This post describes California employees’ rights to inspect, and receive copies of, their personnel records.
The relevant statute is California Labor Code Section 1198.5(a), which states:
Every current and former employee, or his or her representative, has the right to inspect and receive a copy of the personnel records that the employer maintains relating to the employee’s performance or to any grievance concerning the employee.
In How Can I Move My Corporation to Another State?, I discussed redomestication, i.e., how to move a legal entity from one state to another. In this post, I explain how to redomesticate an entity when the existing state’s law prohibits redomestication.
California Corporation Cannot Redomesticate
About a year ago, the CEO of a California corporation contacted me. He was relocating to Pennsylvania, so it made sense to move his corporation there, too. Unfortunately, California does not permit its corporations, in contrast to limited liability companies (LLCs), to redomesticate. (Please see the CA Secretary of State’s Conversion Information page.)(more…)
It is common knowledge that California generally prohibits post-employment non-compete provisions. However, people know far less about law pertaining to post-employment non-solicitation provisions.
In this post, I will describe existing post-employment non-compete and non-solicitation case law. Then I will discuss a recent case that may signal a new direction.
Background – Non-competition Provisions Disfavored
It includes much of a Quora answer that I wrote on this topic. Please see How does the California Consumer Privacy Act of 2018 compare to GDPR?
Disclaimer: This comparison, of necessity, is limited to the broadest generalizations. While the California Consumer Privacy Act or 2018 (“CCPA”) is of a respectable length, the EU’s General Data Protection Regulation (“GDPR”) has 99 Articles, most with several Sub-articles – and that’s preceded by 173 lengthy paragraphs of recitals! Consequently, most of what follows is, in reality, subject to significant additional details, qualifications and exceptions that are too numerous to include here.
Now available for download: A four-page GDPR-CCPA comparison table that includes many more details than are in this post.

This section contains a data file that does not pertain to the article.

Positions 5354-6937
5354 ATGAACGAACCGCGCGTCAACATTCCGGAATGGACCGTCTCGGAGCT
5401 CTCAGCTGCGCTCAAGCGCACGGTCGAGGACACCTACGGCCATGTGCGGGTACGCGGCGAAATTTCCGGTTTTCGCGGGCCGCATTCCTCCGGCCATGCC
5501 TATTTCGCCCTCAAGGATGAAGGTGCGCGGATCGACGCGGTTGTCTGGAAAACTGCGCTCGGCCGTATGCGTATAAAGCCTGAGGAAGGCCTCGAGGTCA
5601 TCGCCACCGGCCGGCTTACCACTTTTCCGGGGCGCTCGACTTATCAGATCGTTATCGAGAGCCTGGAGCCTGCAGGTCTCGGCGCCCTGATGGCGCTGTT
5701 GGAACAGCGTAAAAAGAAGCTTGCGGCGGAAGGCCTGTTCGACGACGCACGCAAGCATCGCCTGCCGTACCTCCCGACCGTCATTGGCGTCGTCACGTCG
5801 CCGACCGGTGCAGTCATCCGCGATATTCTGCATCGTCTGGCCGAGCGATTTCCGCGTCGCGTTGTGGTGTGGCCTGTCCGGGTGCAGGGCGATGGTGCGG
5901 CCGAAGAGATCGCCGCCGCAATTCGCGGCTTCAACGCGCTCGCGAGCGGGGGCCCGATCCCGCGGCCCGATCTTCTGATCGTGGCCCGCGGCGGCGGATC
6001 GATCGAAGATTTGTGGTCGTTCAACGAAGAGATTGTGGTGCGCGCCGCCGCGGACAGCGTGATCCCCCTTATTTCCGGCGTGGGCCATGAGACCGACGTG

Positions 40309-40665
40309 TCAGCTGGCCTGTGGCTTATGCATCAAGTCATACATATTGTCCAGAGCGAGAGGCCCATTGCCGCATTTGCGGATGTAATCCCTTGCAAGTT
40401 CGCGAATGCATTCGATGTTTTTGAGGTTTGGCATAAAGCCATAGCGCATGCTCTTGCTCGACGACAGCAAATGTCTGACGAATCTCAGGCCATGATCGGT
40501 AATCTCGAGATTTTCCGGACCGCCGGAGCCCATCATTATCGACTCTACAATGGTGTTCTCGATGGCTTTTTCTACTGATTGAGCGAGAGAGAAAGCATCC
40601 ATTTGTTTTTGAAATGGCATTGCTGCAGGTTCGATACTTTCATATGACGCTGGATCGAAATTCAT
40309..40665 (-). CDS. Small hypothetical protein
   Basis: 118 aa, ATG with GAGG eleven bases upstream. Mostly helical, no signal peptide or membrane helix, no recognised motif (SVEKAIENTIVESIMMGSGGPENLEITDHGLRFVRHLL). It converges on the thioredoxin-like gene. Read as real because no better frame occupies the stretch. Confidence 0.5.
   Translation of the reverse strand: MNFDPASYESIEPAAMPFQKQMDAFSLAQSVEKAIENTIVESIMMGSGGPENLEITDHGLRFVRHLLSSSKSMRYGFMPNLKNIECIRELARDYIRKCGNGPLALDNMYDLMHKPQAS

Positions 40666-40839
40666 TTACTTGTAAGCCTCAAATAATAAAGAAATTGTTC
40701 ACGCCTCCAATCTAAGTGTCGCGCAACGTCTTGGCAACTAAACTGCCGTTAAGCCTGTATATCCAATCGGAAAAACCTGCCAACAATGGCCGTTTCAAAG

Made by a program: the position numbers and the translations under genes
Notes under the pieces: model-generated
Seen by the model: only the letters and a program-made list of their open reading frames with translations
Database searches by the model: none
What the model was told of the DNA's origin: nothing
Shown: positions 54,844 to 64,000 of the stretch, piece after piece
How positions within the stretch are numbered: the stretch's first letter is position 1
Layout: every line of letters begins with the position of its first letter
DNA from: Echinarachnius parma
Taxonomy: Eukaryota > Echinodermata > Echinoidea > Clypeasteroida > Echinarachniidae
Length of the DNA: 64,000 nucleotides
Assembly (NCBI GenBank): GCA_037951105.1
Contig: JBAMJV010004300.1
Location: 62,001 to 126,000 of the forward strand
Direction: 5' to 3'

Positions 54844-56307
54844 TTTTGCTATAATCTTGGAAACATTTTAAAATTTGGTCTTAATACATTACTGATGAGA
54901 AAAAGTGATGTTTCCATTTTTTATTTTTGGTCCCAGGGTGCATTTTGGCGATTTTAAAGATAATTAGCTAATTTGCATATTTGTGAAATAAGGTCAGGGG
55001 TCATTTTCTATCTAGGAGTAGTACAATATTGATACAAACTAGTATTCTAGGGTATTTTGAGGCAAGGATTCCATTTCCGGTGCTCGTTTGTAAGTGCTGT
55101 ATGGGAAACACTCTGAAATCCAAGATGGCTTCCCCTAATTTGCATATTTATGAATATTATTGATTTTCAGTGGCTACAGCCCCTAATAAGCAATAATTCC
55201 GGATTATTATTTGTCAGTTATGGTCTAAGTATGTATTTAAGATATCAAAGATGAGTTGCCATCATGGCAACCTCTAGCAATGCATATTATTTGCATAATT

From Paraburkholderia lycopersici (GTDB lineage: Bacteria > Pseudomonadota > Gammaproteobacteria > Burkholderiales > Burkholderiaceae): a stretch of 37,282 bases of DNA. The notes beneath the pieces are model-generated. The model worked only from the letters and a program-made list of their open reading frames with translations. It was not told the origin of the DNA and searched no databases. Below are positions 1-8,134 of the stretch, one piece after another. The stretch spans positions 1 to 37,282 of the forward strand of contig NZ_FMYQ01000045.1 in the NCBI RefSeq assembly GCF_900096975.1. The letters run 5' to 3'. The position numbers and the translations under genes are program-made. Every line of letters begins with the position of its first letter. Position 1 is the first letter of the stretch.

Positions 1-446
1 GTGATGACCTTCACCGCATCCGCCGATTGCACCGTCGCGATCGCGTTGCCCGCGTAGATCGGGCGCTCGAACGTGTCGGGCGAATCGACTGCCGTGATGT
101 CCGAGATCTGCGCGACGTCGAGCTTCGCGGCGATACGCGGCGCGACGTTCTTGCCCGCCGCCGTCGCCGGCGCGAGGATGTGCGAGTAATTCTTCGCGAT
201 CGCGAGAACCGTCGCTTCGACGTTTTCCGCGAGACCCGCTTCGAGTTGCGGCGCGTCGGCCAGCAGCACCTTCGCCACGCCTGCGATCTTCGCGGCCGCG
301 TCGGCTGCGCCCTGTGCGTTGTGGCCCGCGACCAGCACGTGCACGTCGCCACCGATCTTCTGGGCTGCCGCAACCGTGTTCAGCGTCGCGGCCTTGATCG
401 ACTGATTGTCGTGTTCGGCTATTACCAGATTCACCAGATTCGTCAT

This post discusses a recent decision by which the California Supreme Court adopted the so-called ABC Test for misclassification of employees as independent contractors.
This post discusses when a California corporation must hold a shareholder vote.
It is based on an Avvo answer that I wrote recently. Please see Beside elections, are there corporate decisions that REQUIRE the vote of the shareholders?
California Shareholder Vote Requirements
A corporation must hold a shareholder vote to approve the following actions. Please note that this may not be a comprehensive list. Reference links are to the relevant California Corporations Code sections. (more…)
This post about California’s $800 franchise tax is based on my recent answer to a Quora question.
A.: One can cancel a California limited liability company before the 15th day of the fourth month. However, such cancellation will not eliminate the obligation to pay the $800 annual franchise tax. (more…)
This post answers the following question: May a minor be a partner (in a partnership legal entity)? It is based on my answer to an Avvo question. Please see In California, can a minor be a partner in a General Partnership?
As initially written, this answer applied solely to California. However, an update, below, discusses applicability to other states. (more…)
Moonlighting employees in California have a right to hold down their second jobs (or to work on startups in their spare time).
The right to moonlight – and to engage in other activities on one’s own time – is expressed in Labor Code Section 96(k).
Labor Code Section 96
Section 96 identifies, generally, the types of employee claims that the California Labor Commissioner is obligated to accept. These include, for example, claims pertaining to payment of wages and expenses; damages arising from misrepresented conditions of employment; claims for vacation pay; and awards for workers’ compensation benefits.
Moonlighting is addressed as follows. (more…)
In RULLCA Brings New LLC Laws to California in 2014 , I explained how California’s version of the Revised Uniform Limited Liability Company Act (“RULLCA” or “CA-RULLCA” – Corporations Code Sections 17701.01 – 17713.13 ) was to take effect January 1, 2014. This post describes changes to CA-RULLCA that took effect on January 1, 2016.
Most of the changes were minor clean-up of the sort that one expects when major new legislation is adopted. However, some of the changes are noteworthy. (more…)